What these descriptions depict is exactly the kind of data mining that was envisioned by TIA. Like TIA, The Matrix not only drives us straight toward a full-fledged surveillance society, but is unlikely to be effective at stopping terrorism or crime. The core notion behind data mining is that an automated process like a computer algorithm can sift through trillions of pieces of information about millions of people and accurately direct the attention of screeners toward the relative handful who harbor terrorist or other criminal intentions. Judgments about reasonable suspicion of criminal activity are fundamentally human judgments that cannot now be made accurately by computers. As it was put by the Association for Computing Machinery, a professional association for computer scientists, data mining approaches to stopping terrorism "suffer from fundamental flaws that are based in exceedingly complex and intractable issues of human nature, economics and law."[13]


All has not been smooth sailing for The Matrix; a number of states have dropped out of the program or declined to participate because of privacy and fiscal concerns. In June 2003, 13 states signed an agreement to share data under the program, but six – Alabama, Georgia, Kentucky, Louisiana, Oregon, and South Carolina – have dropped out. Texas and California showed early interest but dropped out before signing the agreement. Of the seven states that are still participating, reportedly only four have actually agreed to contribute restricted data to the program.[14]

The resistance by so many states to joining this program despite the salesmanship of proponents makes it clear that Americans are increasingly realizing that their privacy cannot be taken for granted as it once could, and are demanding that their governments refuse to participate in datasurveillance schemes.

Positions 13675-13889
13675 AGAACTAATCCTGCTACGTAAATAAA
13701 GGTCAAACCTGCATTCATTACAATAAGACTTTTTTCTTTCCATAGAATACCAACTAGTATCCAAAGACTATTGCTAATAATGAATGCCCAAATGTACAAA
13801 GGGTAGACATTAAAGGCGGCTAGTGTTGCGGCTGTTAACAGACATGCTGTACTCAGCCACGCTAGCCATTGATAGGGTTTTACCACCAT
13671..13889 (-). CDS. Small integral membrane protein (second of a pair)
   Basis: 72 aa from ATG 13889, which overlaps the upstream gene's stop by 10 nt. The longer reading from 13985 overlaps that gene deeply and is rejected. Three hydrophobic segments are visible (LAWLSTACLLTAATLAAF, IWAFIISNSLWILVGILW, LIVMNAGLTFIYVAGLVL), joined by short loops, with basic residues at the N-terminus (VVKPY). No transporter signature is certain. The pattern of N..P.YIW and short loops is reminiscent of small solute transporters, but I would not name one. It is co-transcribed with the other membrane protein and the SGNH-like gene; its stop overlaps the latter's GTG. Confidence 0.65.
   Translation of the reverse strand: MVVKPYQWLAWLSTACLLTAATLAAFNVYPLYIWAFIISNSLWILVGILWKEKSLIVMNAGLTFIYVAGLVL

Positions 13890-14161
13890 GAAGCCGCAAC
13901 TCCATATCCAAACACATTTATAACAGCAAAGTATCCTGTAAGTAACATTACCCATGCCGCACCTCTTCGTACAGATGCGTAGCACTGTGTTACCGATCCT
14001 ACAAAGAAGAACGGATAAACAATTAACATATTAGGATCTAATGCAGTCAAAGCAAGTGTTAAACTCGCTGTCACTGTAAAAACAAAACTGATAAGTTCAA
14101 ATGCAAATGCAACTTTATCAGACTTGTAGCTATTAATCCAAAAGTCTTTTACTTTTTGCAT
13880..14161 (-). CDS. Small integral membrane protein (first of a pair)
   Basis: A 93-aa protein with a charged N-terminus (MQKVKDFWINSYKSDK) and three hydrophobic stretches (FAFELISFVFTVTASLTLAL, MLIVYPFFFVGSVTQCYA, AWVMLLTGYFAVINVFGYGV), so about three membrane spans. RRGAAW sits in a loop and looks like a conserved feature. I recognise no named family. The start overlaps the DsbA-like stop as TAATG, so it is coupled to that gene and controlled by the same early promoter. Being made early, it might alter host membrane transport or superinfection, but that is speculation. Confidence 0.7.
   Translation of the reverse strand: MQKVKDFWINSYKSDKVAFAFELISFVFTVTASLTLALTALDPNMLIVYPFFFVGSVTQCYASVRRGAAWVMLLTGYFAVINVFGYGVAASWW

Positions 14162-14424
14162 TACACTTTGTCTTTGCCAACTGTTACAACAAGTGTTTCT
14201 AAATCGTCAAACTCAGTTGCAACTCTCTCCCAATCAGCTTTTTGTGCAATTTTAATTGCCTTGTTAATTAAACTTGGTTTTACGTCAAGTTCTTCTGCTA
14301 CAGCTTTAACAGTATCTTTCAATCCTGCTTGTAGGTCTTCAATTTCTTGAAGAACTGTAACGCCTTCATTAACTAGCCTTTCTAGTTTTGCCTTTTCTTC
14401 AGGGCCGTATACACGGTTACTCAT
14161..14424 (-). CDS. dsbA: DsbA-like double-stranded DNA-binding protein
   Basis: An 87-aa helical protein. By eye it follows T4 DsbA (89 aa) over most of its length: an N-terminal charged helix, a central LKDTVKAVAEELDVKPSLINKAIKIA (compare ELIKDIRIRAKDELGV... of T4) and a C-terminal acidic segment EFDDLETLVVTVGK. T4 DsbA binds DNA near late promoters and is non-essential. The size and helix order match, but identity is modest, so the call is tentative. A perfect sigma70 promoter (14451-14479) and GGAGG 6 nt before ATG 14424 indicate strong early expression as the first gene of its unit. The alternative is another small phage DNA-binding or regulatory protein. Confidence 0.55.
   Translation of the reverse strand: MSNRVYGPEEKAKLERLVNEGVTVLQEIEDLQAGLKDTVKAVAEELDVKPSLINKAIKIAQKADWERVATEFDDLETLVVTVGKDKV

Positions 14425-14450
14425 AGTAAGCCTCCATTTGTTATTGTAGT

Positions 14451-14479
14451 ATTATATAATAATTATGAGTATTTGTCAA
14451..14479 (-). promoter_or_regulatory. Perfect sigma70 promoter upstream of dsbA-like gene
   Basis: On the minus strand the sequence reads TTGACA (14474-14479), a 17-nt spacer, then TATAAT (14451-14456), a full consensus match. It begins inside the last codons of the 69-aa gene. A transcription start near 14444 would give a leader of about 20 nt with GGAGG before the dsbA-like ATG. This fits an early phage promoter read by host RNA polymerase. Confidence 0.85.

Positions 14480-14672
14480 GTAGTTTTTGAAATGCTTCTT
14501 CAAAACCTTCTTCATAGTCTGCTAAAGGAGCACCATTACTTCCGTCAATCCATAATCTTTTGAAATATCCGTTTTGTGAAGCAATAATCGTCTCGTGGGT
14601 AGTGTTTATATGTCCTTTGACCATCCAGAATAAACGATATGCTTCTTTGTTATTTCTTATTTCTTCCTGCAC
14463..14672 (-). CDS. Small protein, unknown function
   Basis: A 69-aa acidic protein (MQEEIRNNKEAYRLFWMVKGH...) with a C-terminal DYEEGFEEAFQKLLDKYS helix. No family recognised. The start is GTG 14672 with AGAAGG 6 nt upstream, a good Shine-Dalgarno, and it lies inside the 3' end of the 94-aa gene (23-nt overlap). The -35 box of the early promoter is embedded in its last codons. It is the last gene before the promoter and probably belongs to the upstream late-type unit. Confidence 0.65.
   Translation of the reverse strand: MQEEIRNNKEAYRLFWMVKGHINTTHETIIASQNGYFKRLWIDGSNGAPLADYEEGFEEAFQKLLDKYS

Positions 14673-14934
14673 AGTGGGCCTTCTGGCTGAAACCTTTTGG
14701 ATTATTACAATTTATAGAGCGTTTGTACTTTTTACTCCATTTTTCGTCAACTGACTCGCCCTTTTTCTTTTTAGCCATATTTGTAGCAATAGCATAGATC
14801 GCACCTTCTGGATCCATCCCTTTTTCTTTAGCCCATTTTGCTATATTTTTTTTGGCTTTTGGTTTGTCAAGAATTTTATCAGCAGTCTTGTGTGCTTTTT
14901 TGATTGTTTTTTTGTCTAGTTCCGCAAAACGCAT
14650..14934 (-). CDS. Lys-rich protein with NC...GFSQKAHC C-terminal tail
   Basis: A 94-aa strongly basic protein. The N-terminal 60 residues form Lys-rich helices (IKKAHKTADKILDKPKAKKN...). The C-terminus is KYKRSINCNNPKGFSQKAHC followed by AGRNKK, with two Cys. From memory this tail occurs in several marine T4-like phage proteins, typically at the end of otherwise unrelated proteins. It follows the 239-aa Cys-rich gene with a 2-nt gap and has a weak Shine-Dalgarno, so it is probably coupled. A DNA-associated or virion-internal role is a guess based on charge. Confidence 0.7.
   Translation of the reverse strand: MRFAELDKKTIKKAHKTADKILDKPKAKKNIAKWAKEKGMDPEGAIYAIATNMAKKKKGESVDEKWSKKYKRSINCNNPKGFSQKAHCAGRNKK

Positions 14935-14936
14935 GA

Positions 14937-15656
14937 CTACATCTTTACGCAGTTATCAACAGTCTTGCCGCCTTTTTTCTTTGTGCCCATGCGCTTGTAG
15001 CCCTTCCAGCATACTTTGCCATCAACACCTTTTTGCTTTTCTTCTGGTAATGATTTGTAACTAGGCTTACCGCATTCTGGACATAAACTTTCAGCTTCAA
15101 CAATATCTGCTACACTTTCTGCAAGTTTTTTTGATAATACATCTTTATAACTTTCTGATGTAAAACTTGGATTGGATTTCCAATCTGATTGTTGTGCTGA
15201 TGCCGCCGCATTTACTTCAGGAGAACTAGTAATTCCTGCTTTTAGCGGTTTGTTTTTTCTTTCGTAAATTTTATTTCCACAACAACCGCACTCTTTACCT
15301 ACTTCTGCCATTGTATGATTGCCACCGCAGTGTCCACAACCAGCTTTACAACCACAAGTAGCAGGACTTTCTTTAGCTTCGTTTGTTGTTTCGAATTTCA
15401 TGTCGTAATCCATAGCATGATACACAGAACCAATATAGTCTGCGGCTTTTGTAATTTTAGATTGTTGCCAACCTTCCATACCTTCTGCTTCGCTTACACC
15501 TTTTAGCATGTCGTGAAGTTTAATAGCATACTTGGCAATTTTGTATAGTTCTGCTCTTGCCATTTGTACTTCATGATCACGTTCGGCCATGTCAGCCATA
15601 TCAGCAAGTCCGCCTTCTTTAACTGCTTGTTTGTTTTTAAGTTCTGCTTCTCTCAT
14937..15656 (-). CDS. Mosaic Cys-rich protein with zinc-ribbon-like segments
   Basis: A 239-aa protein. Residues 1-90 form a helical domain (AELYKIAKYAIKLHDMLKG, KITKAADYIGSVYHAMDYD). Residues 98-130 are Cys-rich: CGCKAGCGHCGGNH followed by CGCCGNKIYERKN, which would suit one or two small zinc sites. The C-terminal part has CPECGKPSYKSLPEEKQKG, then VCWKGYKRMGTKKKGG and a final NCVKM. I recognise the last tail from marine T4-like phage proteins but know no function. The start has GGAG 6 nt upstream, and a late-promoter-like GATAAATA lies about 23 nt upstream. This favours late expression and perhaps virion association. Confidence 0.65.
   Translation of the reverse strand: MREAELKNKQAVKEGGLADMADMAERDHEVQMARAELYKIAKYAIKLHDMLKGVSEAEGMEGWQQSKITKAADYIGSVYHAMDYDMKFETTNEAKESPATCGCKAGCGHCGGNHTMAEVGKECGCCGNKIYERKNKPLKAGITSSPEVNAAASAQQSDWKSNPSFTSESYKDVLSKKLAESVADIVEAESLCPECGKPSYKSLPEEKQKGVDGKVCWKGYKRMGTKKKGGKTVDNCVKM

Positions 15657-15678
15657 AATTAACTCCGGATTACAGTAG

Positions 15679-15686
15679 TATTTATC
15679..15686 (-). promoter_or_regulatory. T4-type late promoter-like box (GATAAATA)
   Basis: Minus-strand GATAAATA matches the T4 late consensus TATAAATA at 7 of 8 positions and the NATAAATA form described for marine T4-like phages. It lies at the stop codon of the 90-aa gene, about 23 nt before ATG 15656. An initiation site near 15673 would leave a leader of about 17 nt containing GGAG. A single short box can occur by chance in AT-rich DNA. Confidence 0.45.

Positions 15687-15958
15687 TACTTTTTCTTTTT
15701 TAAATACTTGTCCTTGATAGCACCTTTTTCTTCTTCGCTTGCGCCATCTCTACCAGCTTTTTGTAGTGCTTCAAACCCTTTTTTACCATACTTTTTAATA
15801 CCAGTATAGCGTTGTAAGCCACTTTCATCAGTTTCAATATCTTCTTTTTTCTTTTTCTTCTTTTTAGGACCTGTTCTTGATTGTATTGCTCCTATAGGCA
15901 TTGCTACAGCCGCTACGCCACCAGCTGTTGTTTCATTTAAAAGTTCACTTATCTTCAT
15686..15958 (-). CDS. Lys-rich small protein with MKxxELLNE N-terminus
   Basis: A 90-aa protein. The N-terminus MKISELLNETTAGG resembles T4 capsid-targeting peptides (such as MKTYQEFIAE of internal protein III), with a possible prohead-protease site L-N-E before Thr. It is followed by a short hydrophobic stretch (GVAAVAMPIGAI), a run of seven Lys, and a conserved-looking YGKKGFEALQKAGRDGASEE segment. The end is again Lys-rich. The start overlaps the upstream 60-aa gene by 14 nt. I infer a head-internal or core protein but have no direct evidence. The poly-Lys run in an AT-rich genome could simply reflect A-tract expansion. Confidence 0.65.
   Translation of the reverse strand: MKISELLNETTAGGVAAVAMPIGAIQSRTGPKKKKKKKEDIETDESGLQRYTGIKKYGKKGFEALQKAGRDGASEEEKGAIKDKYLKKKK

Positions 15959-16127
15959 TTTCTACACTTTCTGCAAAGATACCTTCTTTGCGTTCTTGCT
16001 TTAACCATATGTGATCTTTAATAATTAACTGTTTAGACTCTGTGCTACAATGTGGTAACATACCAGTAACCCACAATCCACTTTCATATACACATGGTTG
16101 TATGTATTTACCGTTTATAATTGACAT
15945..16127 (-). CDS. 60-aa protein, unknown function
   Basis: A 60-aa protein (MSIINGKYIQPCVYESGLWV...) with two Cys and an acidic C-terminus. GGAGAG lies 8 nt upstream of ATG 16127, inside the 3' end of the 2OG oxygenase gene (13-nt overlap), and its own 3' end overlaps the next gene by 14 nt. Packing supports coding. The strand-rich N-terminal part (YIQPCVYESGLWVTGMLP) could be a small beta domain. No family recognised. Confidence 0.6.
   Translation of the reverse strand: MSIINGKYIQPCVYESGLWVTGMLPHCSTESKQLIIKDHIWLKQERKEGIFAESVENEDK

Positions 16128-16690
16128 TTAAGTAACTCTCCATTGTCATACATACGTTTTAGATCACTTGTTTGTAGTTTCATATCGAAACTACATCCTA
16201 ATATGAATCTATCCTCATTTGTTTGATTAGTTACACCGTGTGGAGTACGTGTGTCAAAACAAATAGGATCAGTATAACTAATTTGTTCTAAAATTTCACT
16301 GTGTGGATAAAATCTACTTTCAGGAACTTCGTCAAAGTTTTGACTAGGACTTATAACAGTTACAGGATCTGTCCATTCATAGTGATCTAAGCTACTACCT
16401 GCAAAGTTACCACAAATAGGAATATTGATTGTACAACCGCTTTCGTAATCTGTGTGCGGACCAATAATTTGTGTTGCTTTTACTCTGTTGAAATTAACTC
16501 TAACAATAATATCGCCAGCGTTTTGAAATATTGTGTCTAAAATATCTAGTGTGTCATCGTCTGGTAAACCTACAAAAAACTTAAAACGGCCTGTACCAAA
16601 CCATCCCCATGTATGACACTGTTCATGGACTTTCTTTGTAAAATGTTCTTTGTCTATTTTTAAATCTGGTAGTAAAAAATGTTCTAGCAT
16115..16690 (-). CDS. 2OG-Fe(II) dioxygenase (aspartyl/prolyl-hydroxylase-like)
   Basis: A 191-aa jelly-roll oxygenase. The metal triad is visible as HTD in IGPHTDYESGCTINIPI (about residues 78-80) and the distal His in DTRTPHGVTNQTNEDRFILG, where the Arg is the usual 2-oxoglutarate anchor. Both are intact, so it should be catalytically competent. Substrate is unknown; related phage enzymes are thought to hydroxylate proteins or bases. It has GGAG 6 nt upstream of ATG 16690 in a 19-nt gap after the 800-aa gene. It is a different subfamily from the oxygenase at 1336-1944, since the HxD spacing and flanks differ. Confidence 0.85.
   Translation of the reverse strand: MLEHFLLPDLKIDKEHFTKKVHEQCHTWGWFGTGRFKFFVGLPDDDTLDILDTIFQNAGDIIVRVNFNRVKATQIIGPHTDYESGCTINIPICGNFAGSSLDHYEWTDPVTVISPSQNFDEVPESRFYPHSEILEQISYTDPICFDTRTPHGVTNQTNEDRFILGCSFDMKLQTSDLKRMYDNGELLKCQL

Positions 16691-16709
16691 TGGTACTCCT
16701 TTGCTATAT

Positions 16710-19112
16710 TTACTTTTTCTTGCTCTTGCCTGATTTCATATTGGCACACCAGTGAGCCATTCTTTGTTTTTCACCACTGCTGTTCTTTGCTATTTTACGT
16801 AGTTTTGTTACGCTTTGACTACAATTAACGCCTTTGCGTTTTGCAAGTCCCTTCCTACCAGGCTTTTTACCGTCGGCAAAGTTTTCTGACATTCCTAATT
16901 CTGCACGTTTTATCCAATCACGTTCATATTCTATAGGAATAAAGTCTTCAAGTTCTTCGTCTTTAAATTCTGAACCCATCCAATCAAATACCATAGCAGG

Still, The Matrix is an alarming reality: it is up and running, and it is being pushed by powerful institutions – not only state police, but the federal national security and law enforcement establishments.

"Our analysts live by it," Florida intelligence chief Ramer told a reporter. "If you took it away from them today, they would beat you over the head with an ax. It's that powerful." [15] Although the system currently has only seven participating states, they are together home to more than a quarter (26 percent) of Americans.[16] Unless Americans – and their members of Congress who helped defund TIA – vigorously oppose its expansion, state law enforcement and their federal backers will push hard to expand The Matrix into more and more states. The Big Brother we defeated will live again as a band of "Little Brothers."


  1. Duane D. Stanford and Joey Ledford, "State to Link Up Private Data," Atlanta Journal-Constitution, October 10, 2003.

  2. Jim Krane, "States Join in Building Terror Database," Associated Press, September 23, 2003.

  3. John Murawski, "States Bow Out of Anti-Crime Database," Palm Beach Post, October 4, 2003; AP, September 23, 2003.

  4. Robert O'Harrow Jr., "U.S. Backs Florida's New Counterterrorism Database," Washington Post, August 6, 2003.

  5. AP, September 23, 2003.

  6. Georgia Bureau of Investigation Director Vernon Keenan, quoted in Bill Rankin and Rhonda Cook, "Database Would Put Privacy at Risk, Some Warn," Atlanta Journal-Constitution, October 11, 2003.

  7. Washington Post, August 6, 2003.

  8. Washington Post, August 6, 2003.

  9. Tim Lockette, "MATRIX is Raising Privacy Concerns," Gainesville Sun, August 10, 2003.

  10. See The main Web page is at

  11. Congressional hearings on TIA, for example, were entitled "Can the use of Factual Data Analysis Strengthen National Security?" House Subcommittee on Technology, Information Policy, Intergovernmental Relations and the Census, Committee on Government Reform, May 6 and May 20, 2003.

  12. Statement of Paula B. Dockery, Florida State Senator, before the House Government Reform Committee Subcommittee on Technology, Information Policy, Intergovernmental Relations, and Census, March 25, 2003. Dockery is Chair of a Florida Senate committee on "Home Defense."

  13. Association for Computing Machinery, letter to the Senate Armed Services Committee, January 23, 2003.

  14. Still in the program are Florida, Connecticut, Michigan, New York, Ohio, Pennsylvania, and Utah. "Ohio Not Rushing To Join Antiterrorism Database," Associated Press, October 26, 2003; AJC, October 10, 2003.; Palm Beach Post, October 4, 2003.

  15. Palm Beach Post, October 4, 2003.

  16. Calculation based on July 2002 state population data.